general weakness in speaking and writing Arabic (they tend to learn it by ear).
    In contrast to many ...[text shortened]... 65)

    While many Westerners are bickering about Egypt, the Chinese are quietly building there.
    U.S. fear of Islam along with measuring profits on a quarterly basis with a dim eye to the future has, I think (I am sure some here will find a way to show I am totally misguided and stupid) kept major U.S. investment out of Africa. I believe many in the U.S. see all African countries as corrupt and/or infested with Ebola and/or HIV. I recently spent a week in Rwanda traveling alone with days split between Kigali, the capital, and the countryside bordering Uganda and the Democratic Republic of the Congo. Kigali is safe and booming with a huge influx of money, much, if not most, from China which is heavily investing in the continent. The Rwandan parliament has the highest percentage of women of any nation on the planet. Apparently a chunk of foreign investment must be devoted to helping Rwandans start businesses. Rwanda has the lowest level of government corruption of any country in Africa. Kegame, the current president, is very popular. There is a strong movement to change the constitution to let him run a third term. I found the energy, growth and positive attitude of those I met just 21 years after the genocide truly amazing. The border between Rwanda, Burundi, Uganda and the DRC is unsafe as many who supported the genocide fled to these countries and are apparently agitating for another war.
  6. Subscriber AThousandYoung
    Poor Filipov :,(
    19 Aug '15 17:40
    Originally posted by finnegan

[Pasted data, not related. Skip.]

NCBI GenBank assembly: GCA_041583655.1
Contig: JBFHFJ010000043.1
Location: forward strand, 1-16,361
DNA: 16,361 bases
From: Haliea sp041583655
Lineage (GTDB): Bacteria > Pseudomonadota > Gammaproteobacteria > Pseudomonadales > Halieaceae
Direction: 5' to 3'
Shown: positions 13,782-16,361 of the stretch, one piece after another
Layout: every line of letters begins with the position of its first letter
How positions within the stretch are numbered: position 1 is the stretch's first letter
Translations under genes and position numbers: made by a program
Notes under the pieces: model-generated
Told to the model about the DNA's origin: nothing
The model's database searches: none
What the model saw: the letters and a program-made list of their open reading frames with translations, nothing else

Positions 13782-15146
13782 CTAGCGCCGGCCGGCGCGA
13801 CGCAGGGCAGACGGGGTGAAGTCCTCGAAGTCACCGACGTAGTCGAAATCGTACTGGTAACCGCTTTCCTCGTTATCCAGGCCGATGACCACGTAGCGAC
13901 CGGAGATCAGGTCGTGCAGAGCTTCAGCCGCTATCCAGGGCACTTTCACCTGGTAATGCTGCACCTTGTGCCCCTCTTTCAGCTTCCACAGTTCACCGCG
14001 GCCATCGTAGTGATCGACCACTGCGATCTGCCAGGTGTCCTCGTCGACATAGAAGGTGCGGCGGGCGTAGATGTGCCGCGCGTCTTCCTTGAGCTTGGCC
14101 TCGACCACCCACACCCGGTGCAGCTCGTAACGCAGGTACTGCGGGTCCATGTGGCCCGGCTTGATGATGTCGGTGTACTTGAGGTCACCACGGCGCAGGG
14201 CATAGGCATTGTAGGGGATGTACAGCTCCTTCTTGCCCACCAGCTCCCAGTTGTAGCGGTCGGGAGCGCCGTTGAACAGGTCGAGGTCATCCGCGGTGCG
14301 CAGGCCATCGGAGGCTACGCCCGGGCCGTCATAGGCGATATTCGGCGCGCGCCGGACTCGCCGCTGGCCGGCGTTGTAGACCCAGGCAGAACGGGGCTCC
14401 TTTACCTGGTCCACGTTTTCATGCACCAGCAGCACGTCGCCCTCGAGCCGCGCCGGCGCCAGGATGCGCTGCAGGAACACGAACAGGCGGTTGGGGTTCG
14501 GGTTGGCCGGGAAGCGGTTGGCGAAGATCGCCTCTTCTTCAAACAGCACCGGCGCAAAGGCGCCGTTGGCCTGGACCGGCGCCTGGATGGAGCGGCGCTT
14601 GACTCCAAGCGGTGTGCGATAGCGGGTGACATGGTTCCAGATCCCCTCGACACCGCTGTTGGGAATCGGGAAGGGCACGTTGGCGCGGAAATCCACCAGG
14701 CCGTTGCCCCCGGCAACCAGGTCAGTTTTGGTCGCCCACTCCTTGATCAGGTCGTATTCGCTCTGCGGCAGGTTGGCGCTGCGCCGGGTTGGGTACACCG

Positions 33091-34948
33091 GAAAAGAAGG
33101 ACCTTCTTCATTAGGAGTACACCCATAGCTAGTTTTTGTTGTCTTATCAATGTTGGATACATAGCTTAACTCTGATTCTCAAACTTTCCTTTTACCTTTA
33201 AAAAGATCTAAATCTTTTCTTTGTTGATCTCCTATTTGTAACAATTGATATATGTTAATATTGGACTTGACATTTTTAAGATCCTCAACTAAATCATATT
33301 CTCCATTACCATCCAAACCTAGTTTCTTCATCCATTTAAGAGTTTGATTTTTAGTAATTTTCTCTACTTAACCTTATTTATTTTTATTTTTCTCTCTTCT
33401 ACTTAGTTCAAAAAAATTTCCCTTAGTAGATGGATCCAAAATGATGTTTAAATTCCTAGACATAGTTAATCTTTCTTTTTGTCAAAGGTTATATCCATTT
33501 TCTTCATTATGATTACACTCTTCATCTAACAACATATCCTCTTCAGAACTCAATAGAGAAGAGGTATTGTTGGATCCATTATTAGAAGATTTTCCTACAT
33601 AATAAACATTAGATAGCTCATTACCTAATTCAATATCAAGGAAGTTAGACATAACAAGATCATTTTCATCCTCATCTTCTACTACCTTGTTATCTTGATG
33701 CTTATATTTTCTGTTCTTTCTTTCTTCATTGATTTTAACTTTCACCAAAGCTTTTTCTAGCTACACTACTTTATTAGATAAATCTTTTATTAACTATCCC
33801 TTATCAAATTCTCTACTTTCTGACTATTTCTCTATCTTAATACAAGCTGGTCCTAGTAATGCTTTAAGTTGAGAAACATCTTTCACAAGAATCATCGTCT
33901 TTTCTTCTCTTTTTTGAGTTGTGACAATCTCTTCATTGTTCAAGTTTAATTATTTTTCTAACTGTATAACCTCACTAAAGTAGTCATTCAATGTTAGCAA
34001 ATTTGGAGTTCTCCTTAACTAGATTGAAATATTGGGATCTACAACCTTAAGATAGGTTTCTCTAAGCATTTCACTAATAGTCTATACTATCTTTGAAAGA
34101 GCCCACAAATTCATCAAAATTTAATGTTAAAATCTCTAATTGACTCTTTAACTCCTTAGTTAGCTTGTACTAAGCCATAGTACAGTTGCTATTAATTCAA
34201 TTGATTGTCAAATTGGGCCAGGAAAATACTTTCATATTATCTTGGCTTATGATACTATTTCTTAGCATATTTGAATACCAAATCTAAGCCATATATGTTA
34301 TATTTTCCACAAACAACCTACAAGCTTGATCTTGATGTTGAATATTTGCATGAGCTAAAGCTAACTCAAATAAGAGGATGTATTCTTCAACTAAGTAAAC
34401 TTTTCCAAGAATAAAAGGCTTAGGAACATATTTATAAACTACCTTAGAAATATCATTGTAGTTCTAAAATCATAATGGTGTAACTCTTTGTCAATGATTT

That stupid post sort of illustrates the contrast between an American racist perspective and that of the Chinese entrepreneurs in the OP. You just can't get past the labels, can you? There is the fkg great monolithic block of humanity to be labelled Chinese and another fkg great monolithic block to be labelled Islamic, and for each block you need very li ...[text shortened]... wonder we see a fkg great monolithic block of humanity labelled American and abandon all hope.
    You are such a condescending douchebag. Standard empty criticisms. Yes, I know Islamics are diverse, to use Duchess' favorite word. But I said Islamists. But that's a minor point.

    What is it about this particular area that is unique among Islamic regions? How does the fact that Dar al Islam is not monolithic affect what I had to say? Since you apparently don't have any specific insights, let me help.

    Egypt is the largest Arab country in the world, but it is not in Arabia. There are many factions vying for control there but at the moment the dominant power is the Egyptian Army, which unlike most Arab armies, seems to be fairly competent. Under the Aegis of the Egyptian Army, these Chinese can do business safely. This is particularly so since the Egyptian Army actually directly controls and operates a HUGE chunk of the Egyptian economy, using conscript labor to produce consumer goods which are sold for profit.

    But lurking under the surface in Egypt are the radical Islamists. The Muslim Brotherhood is the most visible group but ISIS would LOVE to take over Egypt. And people like that don't appreciate infidels selling clothes for whores in the center of the Arab world.

    Now go ahead and carpet bomb the forum with your venom and spam, you pompous son of an elderberry.
  7. Standard member finnegan
    GENS UNA SUMUS
    19 Aug '15 19:00
    Originally posted by AThousandYoung
    You are such a condescending douchebag. Standard empty criticisms. Yes, I know Islamics are diverse, to use Duchess' favorite word. But I said Islamists. But that's a minor point.

    What is it about this particular area that is unique among Islamic regions? How does the fact that Dar al Islam is not monolithic affect what I had to say? Since you ...[text shortened]... w go ahead and carpet bomb the forum with your venom and spam, you pompous son of an elderberry.
    So you can raise your game when provoked. That makes it worth provoking you.

    With posts like your previous one, it is not hard to condescend. You cannot go a whole lot lower after all.
  8. Subscriber no1marauder
    It's Nice to Be Nice
    19 Aug '15 22:15
    Originally posted by Duchess64
    "Learning to Speak Lingerie" by Peter Hessler in 'The New Yorker' (August 10-17, 2015, pp. 56-65)

    Some Chinese merchants are succeeding in selling racy lingerie in the